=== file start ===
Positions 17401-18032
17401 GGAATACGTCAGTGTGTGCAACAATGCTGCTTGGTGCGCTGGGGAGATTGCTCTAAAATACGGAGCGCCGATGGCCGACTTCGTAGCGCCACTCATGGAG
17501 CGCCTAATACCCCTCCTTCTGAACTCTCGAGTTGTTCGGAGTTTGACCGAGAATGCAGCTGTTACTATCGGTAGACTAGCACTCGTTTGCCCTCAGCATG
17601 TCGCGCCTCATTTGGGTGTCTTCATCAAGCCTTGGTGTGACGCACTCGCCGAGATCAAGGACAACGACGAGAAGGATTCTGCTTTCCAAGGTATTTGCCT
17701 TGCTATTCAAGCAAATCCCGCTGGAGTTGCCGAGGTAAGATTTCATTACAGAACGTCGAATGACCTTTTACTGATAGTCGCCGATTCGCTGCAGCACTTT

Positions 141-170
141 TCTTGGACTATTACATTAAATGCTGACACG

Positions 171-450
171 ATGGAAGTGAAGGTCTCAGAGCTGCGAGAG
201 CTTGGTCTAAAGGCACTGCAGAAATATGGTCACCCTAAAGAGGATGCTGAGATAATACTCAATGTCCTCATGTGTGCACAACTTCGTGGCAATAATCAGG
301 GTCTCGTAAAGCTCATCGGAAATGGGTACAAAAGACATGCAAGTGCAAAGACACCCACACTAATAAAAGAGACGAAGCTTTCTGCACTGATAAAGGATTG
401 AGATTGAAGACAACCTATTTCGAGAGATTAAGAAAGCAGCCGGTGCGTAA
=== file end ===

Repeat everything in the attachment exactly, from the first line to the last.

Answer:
Positions 17401-18032
17401 GGAATACGTCAGTGTGTGCAACAATGCTGCTTGGTGCGCTGGGGAGATTGCTCTAAAATACGGAGCGCCGATGGCCGACTTCGTAGCGCCACTCATGGAG
17501 CGCCTAATACCCCTCCTTCTGAACTCTCGAGTTGTTCGGAGTTTGACCGAGAATGCAGCTGTTACTATCGGTAGACTAGCACTCGTTTGCCCTCAGCATG
17601 TCGCGCCTCATTTGGGTGTCTTCATCAAGCCTTGGTGTGACGCACTCGCCGAGATCAAGGACAACGACGAGAAGGATTCTGCTTTCCAAGGTATTTGCCT
17701 TGCTATTCAAGCAAATCCCGCTGGAGTTGCCGAGGTAAGATTTCATTACAGAACGTCGAATGACCTTTTACTGATAGTCGCCGATTCGCTGCAGCACTTT

Positions 141-170
141 TCTTGGACTATTACATTAAATGCTGACACG

Positions 171-450
171 ATGGAAGTGAAGGTCTCAGAGCTGCGAGAG
201 CTTGGTCTAAAGGCACTGCAGAAATATGGTCACCCTAAAGAGGATGCTGAGATAATACTCAATGTCCTCATGTGTGCACAACTTCGTGGCAATAATCAGG
301 GTCTCGTAAAGCTCATCGGAAATGGGTACAAAAGACATGCAAGTGCAAAGACACCCACACTAATAAAAGAGACGAAGCTTTCTGCACTGATAAAGGATTG
401 AGATTGAAGACAACCTATTTCGAGAGATTAAGAAAGCAGCCGGTGCGTAA